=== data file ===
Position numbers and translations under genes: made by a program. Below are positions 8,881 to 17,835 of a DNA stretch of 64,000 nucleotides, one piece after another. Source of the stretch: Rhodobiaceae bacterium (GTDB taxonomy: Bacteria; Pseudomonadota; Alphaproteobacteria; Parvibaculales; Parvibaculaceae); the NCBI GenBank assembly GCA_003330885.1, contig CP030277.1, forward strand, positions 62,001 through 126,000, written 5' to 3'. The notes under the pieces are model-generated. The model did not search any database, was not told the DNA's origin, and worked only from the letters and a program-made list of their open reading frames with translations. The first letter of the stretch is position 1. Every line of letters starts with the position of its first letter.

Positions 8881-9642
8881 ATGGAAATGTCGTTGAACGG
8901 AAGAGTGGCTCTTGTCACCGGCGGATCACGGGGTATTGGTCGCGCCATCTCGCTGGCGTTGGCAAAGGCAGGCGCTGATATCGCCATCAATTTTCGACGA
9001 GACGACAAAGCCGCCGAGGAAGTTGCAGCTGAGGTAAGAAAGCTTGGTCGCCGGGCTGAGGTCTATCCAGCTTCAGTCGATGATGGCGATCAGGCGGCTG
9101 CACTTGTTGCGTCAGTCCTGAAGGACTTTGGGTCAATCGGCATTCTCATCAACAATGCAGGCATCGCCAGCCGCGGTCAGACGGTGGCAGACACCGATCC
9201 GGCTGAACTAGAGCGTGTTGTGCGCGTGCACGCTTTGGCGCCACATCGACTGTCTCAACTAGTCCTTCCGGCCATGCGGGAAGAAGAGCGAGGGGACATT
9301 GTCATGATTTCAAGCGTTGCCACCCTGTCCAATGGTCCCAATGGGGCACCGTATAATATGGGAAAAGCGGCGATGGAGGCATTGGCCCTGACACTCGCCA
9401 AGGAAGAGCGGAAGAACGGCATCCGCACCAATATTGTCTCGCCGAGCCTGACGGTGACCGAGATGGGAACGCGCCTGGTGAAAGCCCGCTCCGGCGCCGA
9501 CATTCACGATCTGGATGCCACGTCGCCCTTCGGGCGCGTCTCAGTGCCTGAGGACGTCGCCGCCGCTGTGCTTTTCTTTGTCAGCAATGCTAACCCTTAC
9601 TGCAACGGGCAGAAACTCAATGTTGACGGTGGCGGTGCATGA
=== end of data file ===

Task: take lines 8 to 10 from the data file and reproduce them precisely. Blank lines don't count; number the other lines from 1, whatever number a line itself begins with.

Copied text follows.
9301 GTCATGATTTCAAGCGTTGCCACCCTGTCCAATGGTCCCAATGGGGCACCGTATAATATGGGAAAAGCGGCGATGGAGGCATTGGCCCTGACACTCGCCA
9401 AGGAAGAGCGGAAGAACGGCATCCGCACCAATATTGTCTCGCCGAGCCTGACGGTGACCGAGATGGGAACGCGCCTGGTGAAAGCCCGCTCCGGCGCCGA
9501 CATTCACGATCTGGATGCCACGTCGCCCTTCGGGCGCGTCTCAGTGCCTGAGGACGTCGCCGCCGCTGTGCTTTTCTTTGTCAGCAATGCTAACCCTTAC